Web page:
Wait, maybe it's an issue of needing a stern line, but then that depends on whether the line is flat or braided.

Now, if it's braided flat line, then 2507 pounds of ballast must be added 22.73 feet from the anchor.

But if it's a Rocha, made with Chinese steel, subtract 8.3 lbs of ballast and move the ballast 1.3 feet to starboard.

Unless, you have an off center queen berth, as I do. If that's the case, you must get one of those fuel splatter shield from Hopcar. Then, remember to only fuel on odd numbered days.

Though, if you need fuel on an even numbered day. That's no problem as long as you change all the above numbers by 1.64%.

So, just multiply the above by 1.0164 ,
But if you do that, it's better to get fuel on a Saturday. As there is less bio additives at week end.

Unless you are buying fuel from a location that celebrates the sabbath on Saturday, not sunday.

Then, just move the ballast aft 4.2 feet, and redo all the above.

I hope that helps.
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Old 01-19-2016, 11:36 AM   #96
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barnacles,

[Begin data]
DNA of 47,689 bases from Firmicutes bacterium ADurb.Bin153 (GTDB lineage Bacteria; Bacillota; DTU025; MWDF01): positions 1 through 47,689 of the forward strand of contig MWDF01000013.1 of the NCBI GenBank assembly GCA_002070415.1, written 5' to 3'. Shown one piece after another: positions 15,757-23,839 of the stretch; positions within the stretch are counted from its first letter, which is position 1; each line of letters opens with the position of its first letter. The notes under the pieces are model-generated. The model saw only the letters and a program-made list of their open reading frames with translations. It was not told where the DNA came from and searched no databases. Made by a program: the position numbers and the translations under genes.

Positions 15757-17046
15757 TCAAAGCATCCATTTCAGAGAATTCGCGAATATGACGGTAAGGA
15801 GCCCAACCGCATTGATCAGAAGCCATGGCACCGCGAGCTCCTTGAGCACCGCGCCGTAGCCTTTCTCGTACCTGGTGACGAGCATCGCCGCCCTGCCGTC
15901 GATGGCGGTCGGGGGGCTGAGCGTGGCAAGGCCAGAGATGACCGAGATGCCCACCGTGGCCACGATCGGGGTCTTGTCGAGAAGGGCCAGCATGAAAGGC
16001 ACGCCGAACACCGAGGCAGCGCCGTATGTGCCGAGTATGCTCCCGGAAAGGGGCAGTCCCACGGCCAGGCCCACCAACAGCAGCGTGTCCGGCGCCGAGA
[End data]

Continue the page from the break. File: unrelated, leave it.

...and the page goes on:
The battery was just an off the wall example of something heavy. If you've got a bigger boat move more batteries or something heavier. Use your imagination.

Mark,
Coot's probably heavy enough (like Willy) so add (if you must) 200' of line instead of 100' of chain. More useful.
Where do you go in the Bay area that you need extra fuel?
Not necessarily for everyone. That is YOUR opinion...not fact.

Most with all chain will have whatever chain they need for normal, convenient anchoring. For those once in a blue moon time....cruisers will add more chain stored someplace else (otherwise it would just be part of their everyday rode) or attach a nylon extension.

But to keep harping that your opinion somehow is "better" or "more useful" just makes every cruiser I discuss it with just shake their head...even the guys who use combo rodes and understand why others use all chain because of choices not even close to using the words "more useful".